A woman in Canada was attacked by a 400-pound polar bear and lived to tell the tale. She and her friends were just crossing a street when they spotted the polar bear.
ERIN GREENE: "Within seconds of seeing him, he was already on my head and just kind of scratching at me and biting my head and pulling." (Via KUTV)
The bear apparently chose Greene out of the group. She said: "My friends started running, but the bear was so quick, and it was so close to us. I knew that it was going to get us. And it was very focused on me. Its eyes were locked on mine, so I was his target." (Via New York Daily News)
Her injuries were extensive.
"The bear tore off part of her scalp. It took 35 staples to reattach it. The 400-pound animal also sliced open Greene's knee, bit off a chunk of her ear and left puncture marks in her arms." (Via CBC)
A 69-year-old man was watching TV when he heard her screams. He managed to hit the bear in the head with a shovel and got it to drop her. He also suffered injuries and was hospitalized. (Via Animal Planet, Wikimedia Commons / Alan Wilson)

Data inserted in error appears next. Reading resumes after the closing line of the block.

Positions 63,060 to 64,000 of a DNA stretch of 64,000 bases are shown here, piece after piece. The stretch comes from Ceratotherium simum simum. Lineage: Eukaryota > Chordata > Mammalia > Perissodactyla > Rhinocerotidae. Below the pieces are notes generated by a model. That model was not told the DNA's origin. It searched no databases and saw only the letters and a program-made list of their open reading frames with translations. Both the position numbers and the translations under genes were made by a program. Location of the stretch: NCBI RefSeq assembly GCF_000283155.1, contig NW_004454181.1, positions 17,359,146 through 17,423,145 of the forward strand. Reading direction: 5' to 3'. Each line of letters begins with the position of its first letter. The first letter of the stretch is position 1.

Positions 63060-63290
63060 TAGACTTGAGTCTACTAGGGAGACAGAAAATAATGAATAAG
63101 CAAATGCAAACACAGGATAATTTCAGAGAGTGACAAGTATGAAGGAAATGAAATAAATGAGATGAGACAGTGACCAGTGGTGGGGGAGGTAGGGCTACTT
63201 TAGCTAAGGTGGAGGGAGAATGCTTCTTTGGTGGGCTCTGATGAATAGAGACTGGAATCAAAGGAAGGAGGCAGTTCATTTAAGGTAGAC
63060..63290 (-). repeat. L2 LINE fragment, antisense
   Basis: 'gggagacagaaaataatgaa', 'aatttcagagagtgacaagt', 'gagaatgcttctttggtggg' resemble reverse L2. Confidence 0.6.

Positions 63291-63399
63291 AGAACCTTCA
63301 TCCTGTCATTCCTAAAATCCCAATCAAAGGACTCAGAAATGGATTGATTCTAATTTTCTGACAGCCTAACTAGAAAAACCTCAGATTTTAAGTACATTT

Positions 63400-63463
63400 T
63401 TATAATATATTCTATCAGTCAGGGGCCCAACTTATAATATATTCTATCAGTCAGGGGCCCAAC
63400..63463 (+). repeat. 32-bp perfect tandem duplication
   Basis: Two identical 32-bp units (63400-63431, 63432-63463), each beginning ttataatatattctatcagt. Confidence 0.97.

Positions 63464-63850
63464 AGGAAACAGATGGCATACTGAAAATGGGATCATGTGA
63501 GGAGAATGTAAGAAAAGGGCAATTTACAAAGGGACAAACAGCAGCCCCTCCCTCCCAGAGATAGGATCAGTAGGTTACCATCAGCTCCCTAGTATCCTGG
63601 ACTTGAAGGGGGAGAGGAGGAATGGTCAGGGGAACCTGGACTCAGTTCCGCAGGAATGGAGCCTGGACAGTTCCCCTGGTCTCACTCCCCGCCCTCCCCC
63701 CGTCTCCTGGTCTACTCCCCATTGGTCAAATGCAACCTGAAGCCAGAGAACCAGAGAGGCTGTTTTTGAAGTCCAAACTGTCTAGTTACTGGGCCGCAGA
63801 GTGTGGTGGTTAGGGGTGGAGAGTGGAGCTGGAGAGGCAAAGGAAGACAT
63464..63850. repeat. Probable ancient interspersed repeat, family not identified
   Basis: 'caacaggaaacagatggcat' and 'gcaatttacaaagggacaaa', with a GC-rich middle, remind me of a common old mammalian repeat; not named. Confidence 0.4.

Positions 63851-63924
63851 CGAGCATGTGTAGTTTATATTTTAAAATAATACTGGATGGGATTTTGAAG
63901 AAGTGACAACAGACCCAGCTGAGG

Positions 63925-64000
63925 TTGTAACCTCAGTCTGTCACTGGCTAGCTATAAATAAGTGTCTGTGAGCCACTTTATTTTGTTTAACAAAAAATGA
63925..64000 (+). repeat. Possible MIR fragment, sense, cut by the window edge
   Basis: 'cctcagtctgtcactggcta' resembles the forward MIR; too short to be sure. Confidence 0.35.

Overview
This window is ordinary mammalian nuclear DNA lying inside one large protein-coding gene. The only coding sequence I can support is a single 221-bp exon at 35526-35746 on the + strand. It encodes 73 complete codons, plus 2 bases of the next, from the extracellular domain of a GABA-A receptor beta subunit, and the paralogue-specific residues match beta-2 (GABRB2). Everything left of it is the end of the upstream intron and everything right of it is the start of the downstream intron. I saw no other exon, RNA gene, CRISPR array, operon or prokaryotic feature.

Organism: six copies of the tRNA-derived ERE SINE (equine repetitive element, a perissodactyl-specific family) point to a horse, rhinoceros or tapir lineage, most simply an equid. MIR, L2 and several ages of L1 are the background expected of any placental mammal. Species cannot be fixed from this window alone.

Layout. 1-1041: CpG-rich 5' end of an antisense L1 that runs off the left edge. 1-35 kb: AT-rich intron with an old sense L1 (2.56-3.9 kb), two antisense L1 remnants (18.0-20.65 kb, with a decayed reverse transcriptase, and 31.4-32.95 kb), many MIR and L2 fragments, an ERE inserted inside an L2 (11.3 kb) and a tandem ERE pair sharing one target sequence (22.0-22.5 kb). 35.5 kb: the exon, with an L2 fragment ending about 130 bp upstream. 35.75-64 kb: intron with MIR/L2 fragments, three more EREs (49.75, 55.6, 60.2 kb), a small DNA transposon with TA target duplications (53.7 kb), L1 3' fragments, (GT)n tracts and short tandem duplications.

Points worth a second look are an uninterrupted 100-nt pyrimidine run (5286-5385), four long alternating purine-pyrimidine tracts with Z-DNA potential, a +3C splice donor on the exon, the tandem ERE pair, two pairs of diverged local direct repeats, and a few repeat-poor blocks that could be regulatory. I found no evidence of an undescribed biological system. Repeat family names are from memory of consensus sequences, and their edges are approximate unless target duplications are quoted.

The town of Churchill in Manitoba is famous for living closely with polar bears. In fact, much of its industry comes from bear-seeking tourists. Churchill sits directly in the migration path, and hundreds of bears travel near or through it each year. (Via National Geographic)
But melting sea ice has left the normally standoffish bears without homes, hunting grounds and food. And the townspeople are suffering the consequences. (Via Flickr / Martin Lopatka, Wikimedia Commons / Ansgar Walk)
Greene's attack marks the third this year — scary, considering there have only been a few in the past 50 years. Wildlife biologist Tom Smith said it's because the bears are getting desperately hungry.
"Most of us expect to see an upswing in human-bear conflict because the animals, as they get more desperate, start taking more risks." (Via The Guardian)
The community that is speckled with ambling polar bears has organized a fundraiser to help Greene with her emergency air-lift bills.